Traditional Wedding Gifts In Tanzania

african gifts

When African girls in Tanzania, and especially those from the Ngoni tribe, are about to leave their parents ready to be married, they are given traditional wedding gifts that are generally items they will require to set up a future home. An African man will generally not cook, with all of their needs being provided for by their family. After marrying, he will move into a new home and his wife will take over the role of caring for him. She will therefore need to equip her house with all of the essentials like a bed, a mattress, cooking equipment etc. On the day that she leaves home, a daughter will hold a party to say goodbye to her family and neighbours. They will all give her a gift and explain how it is used, even if she is already familiar with many of these items and may well have used them frequently before. Here are some of the key items that are often given as traditional wedding gifts in Tanzania.

 

Kijomela – this is a container which is used to drink the local brew

Mpasa – a mat made out of reeds used to dry foodstuffs like flour and cereals

Lisala – before buckets were introduced, a lisala was used to carry water and for preserving cereals so that they are not destroyed by pests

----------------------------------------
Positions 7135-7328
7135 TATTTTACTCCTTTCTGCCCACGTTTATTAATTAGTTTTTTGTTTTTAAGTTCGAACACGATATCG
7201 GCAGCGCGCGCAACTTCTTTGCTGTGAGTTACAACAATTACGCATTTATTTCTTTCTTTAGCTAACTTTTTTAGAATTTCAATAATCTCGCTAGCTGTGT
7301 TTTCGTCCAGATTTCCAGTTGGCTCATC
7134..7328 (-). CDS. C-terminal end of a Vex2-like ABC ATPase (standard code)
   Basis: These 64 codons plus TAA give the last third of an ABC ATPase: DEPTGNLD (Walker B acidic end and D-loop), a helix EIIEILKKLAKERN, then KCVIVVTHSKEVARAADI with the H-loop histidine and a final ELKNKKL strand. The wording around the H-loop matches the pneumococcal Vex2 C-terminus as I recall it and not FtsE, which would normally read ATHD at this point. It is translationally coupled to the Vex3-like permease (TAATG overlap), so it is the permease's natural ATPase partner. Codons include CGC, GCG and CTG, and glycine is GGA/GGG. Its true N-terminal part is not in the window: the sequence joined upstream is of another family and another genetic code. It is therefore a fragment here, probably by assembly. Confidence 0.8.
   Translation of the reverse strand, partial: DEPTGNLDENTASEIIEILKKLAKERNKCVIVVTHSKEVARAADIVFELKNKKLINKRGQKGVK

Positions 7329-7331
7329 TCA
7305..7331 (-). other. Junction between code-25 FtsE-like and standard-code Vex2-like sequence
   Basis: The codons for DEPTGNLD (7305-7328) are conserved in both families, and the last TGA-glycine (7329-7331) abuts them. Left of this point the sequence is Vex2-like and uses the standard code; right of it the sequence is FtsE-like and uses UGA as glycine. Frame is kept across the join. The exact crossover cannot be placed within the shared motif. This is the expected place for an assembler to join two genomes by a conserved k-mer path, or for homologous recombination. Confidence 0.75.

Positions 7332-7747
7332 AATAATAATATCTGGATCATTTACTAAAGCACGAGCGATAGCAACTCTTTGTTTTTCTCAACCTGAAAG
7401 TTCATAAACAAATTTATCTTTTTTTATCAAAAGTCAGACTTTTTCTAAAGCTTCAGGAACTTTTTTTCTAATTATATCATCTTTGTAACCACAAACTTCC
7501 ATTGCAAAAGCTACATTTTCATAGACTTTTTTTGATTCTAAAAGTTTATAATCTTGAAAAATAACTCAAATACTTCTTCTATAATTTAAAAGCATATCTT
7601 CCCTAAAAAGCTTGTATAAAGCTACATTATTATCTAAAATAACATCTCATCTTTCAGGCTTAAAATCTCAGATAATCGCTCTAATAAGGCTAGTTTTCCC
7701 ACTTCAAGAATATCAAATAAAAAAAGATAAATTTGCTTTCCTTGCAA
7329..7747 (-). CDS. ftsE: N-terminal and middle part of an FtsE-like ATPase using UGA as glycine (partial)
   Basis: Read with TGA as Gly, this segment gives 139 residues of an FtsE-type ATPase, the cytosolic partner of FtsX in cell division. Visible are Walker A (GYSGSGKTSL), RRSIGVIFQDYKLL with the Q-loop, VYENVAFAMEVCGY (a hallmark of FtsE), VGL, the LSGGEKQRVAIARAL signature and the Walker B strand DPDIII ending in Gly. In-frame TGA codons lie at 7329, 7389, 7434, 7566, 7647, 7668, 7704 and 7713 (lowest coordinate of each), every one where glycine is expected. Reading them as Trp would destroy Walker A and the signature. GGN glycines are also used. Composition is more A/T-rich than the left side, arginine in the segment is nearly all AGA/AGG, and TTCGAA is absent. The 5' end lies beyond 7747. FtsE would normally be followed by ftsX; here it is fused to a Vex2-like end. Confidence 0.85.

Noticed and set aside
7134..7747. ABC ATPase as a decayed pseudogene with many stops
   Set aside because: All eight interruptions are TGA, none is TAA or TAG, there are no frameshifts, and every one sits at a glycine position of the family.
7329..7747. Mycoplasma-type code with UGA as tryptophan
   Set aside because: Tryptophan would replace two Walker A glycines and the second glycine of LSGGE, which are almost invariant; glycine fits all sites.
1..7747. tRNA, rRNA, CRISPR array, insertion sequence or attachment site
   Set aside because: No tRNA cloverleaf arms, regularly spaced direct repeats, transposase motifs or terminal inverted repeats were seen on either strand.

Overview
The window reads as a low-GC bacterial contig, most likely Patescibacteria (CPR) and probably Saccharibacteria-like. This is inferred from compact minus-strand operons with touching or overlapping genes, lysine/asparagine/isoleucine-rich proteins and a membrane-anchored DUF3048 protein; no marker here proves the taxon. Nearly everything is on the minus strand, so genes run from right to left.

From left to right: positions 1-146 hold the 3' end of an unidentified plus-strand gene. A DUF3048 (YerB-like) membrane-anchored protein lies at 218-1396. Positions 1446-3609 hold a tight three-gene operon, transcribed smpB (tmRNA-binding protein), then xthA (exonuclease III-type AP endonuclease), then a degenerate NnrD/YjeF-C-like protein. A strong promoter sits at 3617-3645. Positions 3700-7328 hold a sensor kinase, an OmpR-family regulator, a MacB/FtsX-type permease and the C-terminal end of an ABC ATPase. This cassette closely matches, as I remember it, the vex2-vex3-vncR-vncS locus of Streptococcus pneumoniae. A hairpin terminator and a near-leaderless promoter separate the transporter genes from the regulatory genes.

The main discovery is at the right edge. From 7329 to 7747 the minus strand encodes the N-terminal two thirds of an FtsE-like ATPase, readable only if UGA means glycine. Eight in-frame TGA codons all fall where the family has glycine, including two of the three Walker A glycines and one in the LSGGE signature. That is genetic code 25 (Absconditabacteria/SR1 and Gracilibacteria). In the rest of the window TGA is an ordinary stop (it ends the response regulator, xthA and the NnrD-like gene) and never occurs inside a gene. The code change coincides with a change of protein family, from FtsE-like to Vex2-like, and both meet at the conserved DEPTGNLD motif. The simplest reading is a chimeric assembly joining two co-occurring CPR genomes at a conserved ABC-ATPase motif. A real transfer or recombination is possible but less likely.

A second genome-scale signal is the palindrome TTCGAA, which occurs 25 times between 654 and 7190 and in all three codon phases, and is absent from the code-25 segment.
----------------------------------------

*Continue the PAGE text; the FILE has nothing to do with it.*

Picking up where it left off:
Chiviga – a type of cooking pot made out of lay, thought to preserve the natural flavour of food

Kibao cha Chapati – a small table that is used to make chapati or buns

Litefu – a mat that is used for sleeping and sitting as well as for the serving of food

Lituli – a wooden mortar made from a log, used to crush vegetables and grain

Mtwangilu – a wooden pestle used to crush items in the lituli

Kibao cha Mbuzi – used for grating coconuts to get coconut milk

Chipalu – a flat basket used to winnow husks from grain

Chiheneku – a flat, small basket

Chihulu – a large earthern pitcher or pot used to fetch water or keep the local brew

Likung’undu – a sieve

Mpundi – a paddle made out of wood for stirring porridge or rice

Kawa – a cone shaped cover for dishes to keep out dust and flies

Chigoda – a round chair with 3 legs

Ligela – a hoe for tilling the lan

Livhaghu – an axe to cut trees and to prepare firewood

Upao – a ladle made from wood used to lift liquid from a container

Mpyagilu – a broom

Lijiku – a charcoal stove

Lidengu – a basket

Lijamanda – a lidded basket, often used as a suitcase

Kipepeo – a hand fan for keeping away flies

Chihangaisho – a round, small mat

Mzamu – a support for the cooking pot

Mkambu – a container for bathing

Ndevhe – a calabash

Chipalu cha Watu – a tray used specially by couples

Mkele – an earthenware bowl

Kitunga – a bowl for serving fruit and bread